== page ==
In the Kitchen with Jackie — Braised Sausage and Lentils

When I think of New Year’s Eve celebrations, luxury items come to mind. Special splurges to ring in the New Year like champagne and caviar. But after a night of indulgence it’s comforting to return to home-cooked meals. It is quite common for cultures to usher in the New Year with humble dishes signifying wealth and prosperity for the year ahead. After 2020 I think we could all use a little good fortune, and what better way to do so than cooking it up in the kitchen?


In the southern United States, eating Hoppin’ John on New Year’s Day is thought to bring a prosperous year filled with luck. Black eyed peas are symbolic of pennies, collard greens represent leafy dollar bills. These are braised together with salted pork and rice.

  • Germans have been eating pork and sauerkraut on New Year’s for generations because they believe it brings good luck. The sauerkraut is believed to bring about as many riches as there are shreds of cabbage – that’s a lot of riches! Cabbage is harvested in the fall and the fermented sauerkraut is ready to eat by New Years.
  • Cotechino e Lenticchie is the traditional dish served in Italy. Hailing from Umbria, it features a coarse ground sausage on a bed on lentils. The small lentils represent coins to bring you an entire year of wealth.


It seems like eating a lot of little legumes that resemble money is the surefire way to bring wealth and riches in 2021! Another common ingredient is pork. But what makes pork the luckiest meat? The Pennsylvania Dutch reason that it’s because of the way the pigs snuffle around for food, they’re constantly moving forward – as we would like to move forward into the New Year. Additionally, it makes sense from a seasonal farming perspective. Pigs are traditionally slaughtered in late fall, which made pork an ideal choice to set aside for upcoming holidays and celebrating the New Year. 


Borrowing elements from these dishes, I’ve created a recipe to make your own luck in 2021. First, I started off with phenomenal pancetta sausages from Iberian Pastures (available in Di Bruno’s retail stores) to represent our prosperous pork. The sausages are added to braised lentils (to represent coins) and kale (for dollar bills) and lastly some crushed tomatoes to remind us of the warmer months ahead. This is best served warm with some crusty bread. It also makes delicious leftovers, if there are any!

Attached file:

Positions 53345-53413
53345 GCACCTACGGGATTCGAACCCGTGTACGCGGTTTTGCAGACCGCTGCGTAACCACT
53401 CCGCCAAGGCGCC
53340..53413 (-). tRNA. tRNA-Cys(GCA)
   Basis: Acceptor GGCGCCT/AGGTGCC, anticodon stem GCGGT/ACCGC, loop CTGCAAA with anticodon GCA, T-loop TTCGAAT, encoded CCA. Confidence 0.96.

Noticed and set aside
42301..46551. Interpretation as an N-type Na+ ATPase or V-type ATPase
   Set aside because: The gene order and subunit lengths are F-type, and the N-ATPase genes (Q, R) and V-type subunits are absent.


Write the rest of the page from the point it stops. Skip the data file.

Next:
What New Year’s culinary traditions do you celebrate? Post in the comments! 
Happy New Year from all of us at Di Bruno’s!

Braised Sausage and Lentils
Serves 4

  1. Heat oven to 350 degrees.
  2. In a dutch oven or a stove-to-oven pan, brown sausages over medium high heat for about 3 minutes per
  3. side. Remove from the pan and set aside.


In the same pan using the rendered fat from the sausages add onion and garlic to the pan and stir frequently to prevent burning for about 5 minutes, until onions are soft.


Stir in lentils, tomatoes, stock, kale, and oregano. 
Place the lid on the pan and place in the oven for 35 minutes.


After 35 minutes check on lentils. If they aren’t tender return them to the oven with a little more stock for another 10 minutes. If they are tender add the sausages back to the pan and cook uncovered for another 15 minutes until the sausages are firm and cooked through.


Serve warm with thick slices of bread and sprinkling of parsley. 

Previously on In the Kitchen with Jackie: 

 

  •  
    Hello! My name is Jackie Botto and I’ve been working with Di Bruno Bros. for over five years – styling, photographing and sometimes cooking with all the phenomenal ingredients they offer. CHEESE? Yes, mostly cheese. This blog is the space where I’ll share the things I make. No, I am not a professional chef, I’m a home chef! I cook for myself, my family, my friends – and then I take photos of what I make with the hope it inspires you to cook too.Want to share some tips or pairings of your own? Please leave a comment below!

 

3 Comments

Di Bruno Bros.

Hello, and Happy New Year! The lentils go in dry and soak up the broth as they cook. Brown lentils should work just as well, although cooking times might vary. Test them after the 35 minutes as recommended to make sure they are tender and cooked through. If they’re still firm add another cup of broth and cook more at 10 minutes intervals until they’re tender.

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Anna Ievolo

You were absolutely correct about the cooking time for the brown lentils. Took about 25 to 30 minutes more. Just finished enjoying this dish. It is absolutely delicious!! Thank you!

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